Since the original stories were kept short and a little more ‘to the point’, it facilitated the transition from book to movie by allowing more time to cover all of the details. This is how book-to-movie adaptations should be done; you just end up disappointing more people than you please when you neglect certain details or delete minor parts. If there is no time or room for it, then perhaps that book was not meant to be seen on the big screen. This is just my opinion, though. If you have your own thoughts on the matter, feel free to  leave them in the comments below.

That’s all for today. One day, I hope to get my hands on every Stephen King book in existence and grace each and every one of them with my undivided attention. It may take a lifetime, but sometimes it’s worth it if it means experiencing the joy which comes from immersing ourselves in someone elses world. Now that I have imparted my wisdom unto you all, a bid you adieu, and until next time, happy reading!

Cheers,

BookNerd

The Horror!!!

This is something I had started writing in high school, while I was experimenting with different genres, but I stopped because it gave me nightmares. Who would have thought that you could scare yourself with your own writing? So, if you like horror stories, then proceed, but if you tend to lean to the squeamish side, then I recommend you wait for a less frightful one to be posted. I just figured it was suitable for the Halloween season, so enjoy 🙂

The woods were still, not a creature stirred among the brambles. The ground was bathed in darkness, making it difficult for the men to see their footing. Their torches were growing dim as the oils ran dry, but it was enough to light the fear on their faces.

“I think we may have taken a wrong turn, Krom,” his voice shook as he gripped the sleeve of his partner, who looked equally as fearful. “I don’t recognize a stick or stone in these parts.”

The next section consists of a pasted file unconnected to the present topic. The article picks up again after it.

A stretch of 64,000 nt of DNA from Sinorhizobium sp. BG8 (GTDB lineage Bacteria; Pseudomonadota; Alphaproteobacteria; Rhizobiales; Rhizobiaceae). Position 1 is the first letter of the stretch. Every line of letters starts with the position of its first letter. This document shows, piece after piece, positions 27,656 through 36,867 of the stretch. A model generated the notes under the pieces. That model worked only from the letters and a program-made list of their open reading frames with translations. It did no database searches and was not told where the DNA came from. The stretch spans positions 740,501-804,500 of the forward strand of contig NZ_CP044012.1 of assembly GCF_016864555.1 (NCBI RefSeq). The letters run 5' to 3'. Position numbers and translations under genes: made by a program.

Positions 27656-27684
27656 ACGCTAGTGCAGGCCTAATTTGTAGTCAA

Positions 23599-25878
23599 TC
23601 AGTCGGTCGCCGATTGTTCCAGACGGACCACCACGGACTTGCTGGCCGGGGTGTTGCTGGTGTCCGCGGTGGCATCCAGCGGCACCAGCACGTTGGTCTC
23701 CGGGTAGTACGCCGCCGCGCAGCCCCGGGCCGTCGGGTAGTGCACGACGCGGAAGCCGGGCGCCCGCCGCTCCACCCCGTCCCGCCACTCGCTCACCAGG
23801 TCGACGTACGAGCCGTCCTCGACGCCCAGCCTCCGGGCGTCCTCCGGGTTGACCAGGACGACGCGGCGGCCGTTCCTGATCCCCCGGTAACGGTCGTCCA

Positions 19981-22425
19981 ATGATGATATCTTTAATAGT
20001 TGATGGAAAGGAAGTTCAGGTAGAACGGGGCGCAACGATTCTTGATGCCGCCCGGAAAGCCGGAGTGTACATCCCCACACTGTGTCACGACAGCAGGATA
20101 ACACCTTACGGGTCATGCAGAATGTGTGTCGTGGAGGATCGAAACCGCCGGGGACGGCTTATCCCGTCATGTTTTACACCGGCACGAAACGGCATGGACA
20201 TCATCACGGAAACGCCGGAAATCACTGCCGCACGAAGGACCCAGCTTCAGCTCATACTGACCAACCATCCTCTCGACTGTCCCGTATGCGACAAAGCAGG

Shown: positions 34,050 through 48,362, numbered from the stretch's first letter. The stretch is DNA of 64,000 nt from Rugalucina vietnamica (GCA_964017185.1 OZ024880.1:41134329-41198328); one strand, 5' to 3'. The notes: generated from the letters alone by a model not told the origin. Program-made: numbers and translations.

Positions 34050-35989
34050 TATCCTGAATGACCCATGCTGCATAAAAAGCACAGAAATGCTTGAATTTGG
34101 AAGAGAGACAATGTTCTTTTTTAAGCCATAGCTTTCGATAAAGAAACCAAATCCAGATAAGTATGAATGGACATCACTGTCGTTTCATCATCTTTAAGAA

“I think you may be right Mirkum,” he stopped, squinting his eyes to try and penetrate the darkness. The baldness of his head shimmered in the firelight, illuminating the beads of sweat that trickled down his face. “None of this looks right.”

“Sh-should we turn around?” Mirkum tugged on Krom’s arm, emphasizing his feelings of unease. His eyes were wide with terror, giving him the appearance of a scared puppy. The sounds he uttered mimicked his appearance, but Krom ignored his whimpers and kept moving forwards. Not wanting to be left alone, Mirkum tightened his grip on his friends’ shirt and followed in his deep footsteps. Having taken a fairly muddy trail, it wasn’t too difficult.

The moons rays were cut off by the thick layer of clouds that drifted lazily through the sky, creating an even darker atmosphere that did nothing to comfort the two lost men. They moved on, stumbling on roots and twigs that stuck up from odd places, and it was only their longing to get back home that kept them from staying face down in the mud.

“You know, I do believe that I was the one that pointed out that going through the forest was a bad idea,” said Mirkum, speaking at almost a shout as he fell slightly behind due to a snagging branch. “But no, you wanted to take the short cut so we wouldn’t miss out on the village celebration. Well guess what? According to the sky, we missed the celebration hours ago, and if we had just gone around the forest, we would have long since gone back to our houses and –”.

“Okay!” Krom stopped dead in his tracks, and almost as suddenly stumbled forward as Mirkum collided into his back. He spun around, his face an inch away from Mirkum’s as he spat out his frustration. “I get it, I made a mistake, and now we’re stuck paying the price. Now, if you want to get out of here by morning, I suggest that you stitch your lips and follow me!” Without another word, Krom began to make his way through the mud once more, the squelching from his shoes being the only sound that filled the silent air.

“Didn’t have to be so harsh,” Mirkum muttered indignantly as he continued to follow. It wasn’t long, however, before Mirkum began to start up another one-sided conversation.

“You know, I don’t know why they don’t just build a road that leads directly through here. I mean, it’s just so much quicker and convenient, you know? It’s like I’ve been saying for years, Krom, that the townspeople need to be taken into consideration whenever Lord Goroban decides to make another Law. I don’t even remember the last time Goroban even came down to the village to see how we were doing! He just ignores us as if we’re some kind of irritating pest that will go away if you leave it alone.”